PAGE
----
I had the good fortune to live overseas in three different countries with very different cultures. In two of these countries, I helped form professional women’s groups to share information and experiences. The group in one country grew to have over 150 members from over 30 countries. Meeting all these interesting women and hearing their stories was one of the highlights of my expatriate life. Out of these stories, two themes emerged.
First, those of us who were employed had almost all gotten our jobs through networking, especially with other women. When we operated as a community, all of us were less isolated and more successful. Because of the practical and emotional support we received through networking, we made a decision to keep the group as open as possible so that we could be a resource for as many women as possible. The term “professional” was used only to distinguish the group from other women’s groups that were organized for social or charitable purposes. The door was open to any woman who wanted to participate. No one was excluded.
Looking back, that was an important lesson that shaped my future. I learned that my life is enriched when I don’t set prerequisites for who is “qualified” to be in my life. I learned that all the differences we perceive between ourselves and others (cultures, professions, faiths, experiences, opinions) expand our lives when we view each other with genuine interest and good will rather than judgment or fear. And I learned that underneath those differences, we really are all the same.
Second, almost all of us were working at things other than what we were trained to do. A scientist was an author, a nurse was a consultant, a homemaker was an expert on local crafts, and a former Playboy bunny was a antiques dealer (no kidding).
This second theme was a surprise to us, so we tried to understand why so many of us shared this common experience of working outside of our original fields. We realized that most of us came into our new environments with certain labels that were part of our self-identity. I am a businesswoman, I am a lawyer, I am a stay-at-home mom, I am a teacher. As we tried to find a place for ourselves, these labels became restrictive. When we dropped the labels and were able to focus instead on our talents and interests, our self-identities became more fluid. We were able to recognize new opportunities that had been obscured by our rigid labels.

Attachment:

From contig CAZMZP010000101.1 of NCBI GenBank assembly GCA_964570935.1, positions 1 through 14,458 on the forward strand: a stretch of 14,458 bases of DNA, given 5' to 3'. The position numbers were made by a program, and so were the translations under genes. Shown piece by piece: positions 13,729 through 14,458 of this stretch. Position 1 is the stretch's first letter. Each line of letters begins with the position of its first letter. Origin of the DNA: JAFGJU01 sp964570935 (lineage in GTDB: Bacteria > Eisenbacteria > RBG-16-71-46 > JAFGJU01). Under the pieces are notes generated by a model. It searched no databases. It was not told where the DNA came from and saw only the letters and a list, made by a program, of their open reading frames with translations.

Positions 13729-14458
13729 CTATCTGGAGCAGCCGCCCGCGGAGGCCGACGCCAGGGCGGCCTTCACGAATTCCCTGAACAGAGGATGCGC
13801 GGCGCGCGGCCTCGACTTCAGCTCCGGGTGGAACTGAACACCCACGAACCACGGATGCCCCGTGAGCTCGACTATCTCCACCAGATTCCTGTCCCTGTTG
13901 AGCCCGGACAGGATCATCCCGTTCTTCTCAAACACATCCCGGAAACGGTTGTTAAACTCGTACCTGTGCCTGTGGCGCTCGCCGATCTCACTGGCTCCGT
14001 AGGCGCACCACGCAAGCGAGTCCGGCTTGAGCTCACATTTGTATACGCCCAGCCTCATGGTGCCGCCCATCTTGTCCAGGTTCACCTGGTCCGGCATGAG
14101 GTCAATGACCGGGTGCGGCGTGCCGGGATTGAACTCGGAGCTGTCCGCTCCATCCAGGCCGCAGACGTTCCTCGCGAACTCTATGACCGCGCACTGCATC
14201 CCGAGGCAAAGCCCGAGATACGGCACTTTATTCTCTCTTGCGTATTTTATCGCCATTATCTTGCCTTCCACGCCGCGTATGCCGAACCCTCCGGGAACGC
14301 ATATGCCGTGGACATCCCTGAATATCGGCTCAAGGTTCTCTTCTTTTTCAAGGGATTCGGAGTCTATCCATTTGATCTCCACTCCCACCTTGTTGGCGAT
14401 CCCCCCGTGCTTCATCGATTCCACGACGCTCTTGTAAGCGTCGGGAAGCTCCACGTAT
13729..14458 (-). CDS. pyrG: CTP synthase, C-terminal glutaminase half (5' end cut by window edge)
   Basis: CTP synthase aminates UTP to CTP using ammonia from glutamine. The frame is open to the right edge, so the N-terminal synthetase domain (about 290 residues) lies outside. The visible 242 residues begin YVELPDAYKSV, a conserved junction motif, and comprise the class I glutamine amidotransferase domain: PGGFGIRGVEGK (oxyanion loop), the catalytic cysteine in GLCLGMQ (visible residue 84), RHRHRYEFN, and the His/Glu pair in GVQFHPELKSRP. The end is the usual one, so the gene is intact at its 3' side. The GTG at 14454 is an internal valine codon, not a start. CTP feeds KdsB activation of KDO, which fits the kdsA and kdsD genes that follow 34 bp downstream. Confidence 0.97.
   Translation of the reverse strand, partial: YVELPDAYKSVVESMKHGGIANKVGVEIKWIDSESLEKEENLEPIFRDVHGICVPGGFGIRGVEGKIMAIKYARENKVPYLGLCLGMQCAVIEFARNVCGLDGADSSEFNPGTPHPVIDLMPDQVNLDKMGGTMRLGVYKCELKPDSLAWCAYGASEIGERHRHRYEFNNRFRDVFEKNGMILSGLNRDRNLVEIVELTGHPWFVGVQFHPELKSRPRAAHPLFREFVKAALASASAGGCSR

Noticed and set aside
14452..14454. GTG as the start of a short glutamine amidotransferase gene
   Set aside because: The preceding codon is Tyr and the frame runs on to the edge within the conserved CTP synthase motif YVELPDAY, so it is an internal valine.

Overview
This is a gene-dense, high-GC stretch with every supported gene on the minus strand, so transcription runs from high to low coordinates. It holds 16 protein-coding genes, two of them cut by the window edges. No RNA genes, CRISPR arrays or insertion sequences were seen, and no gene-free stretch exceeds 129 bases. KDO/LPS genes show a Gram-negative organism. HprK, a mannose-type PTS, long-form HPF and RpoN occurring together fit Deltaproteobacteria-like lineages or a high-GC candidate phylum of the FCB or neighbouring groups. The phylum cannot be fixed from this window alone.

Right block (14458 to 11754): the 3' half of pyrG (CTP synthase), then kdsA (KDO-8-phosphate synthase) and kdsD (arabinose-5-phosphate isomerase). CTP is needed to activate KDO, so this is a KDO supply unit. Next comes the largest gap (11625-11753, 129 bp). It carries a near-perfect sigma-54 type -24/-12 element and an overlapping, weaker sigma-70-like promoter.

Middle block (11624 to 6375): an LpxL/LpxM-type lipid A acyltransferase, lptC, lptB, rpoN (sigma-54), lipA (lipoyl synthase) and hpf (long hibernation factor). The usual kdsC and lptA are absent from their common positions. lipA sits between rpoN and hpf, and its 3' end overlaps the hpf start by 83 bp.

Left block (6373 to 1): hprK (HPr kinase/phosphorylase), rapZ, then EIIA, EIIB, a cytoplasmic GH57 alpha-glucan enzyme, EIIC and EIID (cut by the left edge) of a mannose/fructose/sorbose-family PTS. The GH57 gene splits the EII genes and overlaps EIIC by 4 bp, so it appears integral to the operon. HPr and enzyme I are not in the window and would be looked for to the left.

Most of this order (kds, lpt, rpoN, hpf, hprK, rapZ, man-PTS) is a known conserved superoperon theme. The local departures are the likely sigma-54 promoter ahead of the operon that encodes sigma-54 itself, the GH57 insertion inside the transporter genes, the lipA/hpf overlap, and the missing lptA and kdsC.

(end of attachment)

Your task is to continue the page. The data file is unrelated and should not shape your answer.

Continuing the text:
This wasn’t always easy. Many of us had a lot invested in identities we had worked hard to establish. These labels were marks of pride and accomplishment. And security. Dropping them meant leaving our comfort zones. There was disappointment and anxiety. But there was also liberation. And growth. And new confidence. Those of us who were able to let go found that we not only thrived but were also happier.
Another important lesson. We can’t always control the circumstances we find ourselves in. But if we can let go of expectations and use the resources at hand, we can bloom where we’re planted. And if we can bloom where we’re planted, then wherever we’re planted will become our happy place.
10 Steps to Finding Your Happy Place (and Staying There) is a program to help us develop habits to grow a joyful spirit. Many of us sabotage our happiness by habits that we might not even be aware of. Identifying and changing these habits can build a reservoir of well-being to enhance our happy times and sustain us during challenging times.
Sunday, April 11, 2010
Bloom Where You're Planted
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Oh dear! This one is for me. :o)ReplyDelete
I have a stone placed in my flower bet that says.....Bloom where God Plants you. ....I've always like it, and now it takes on more meaning. Thank you.ReplyDelete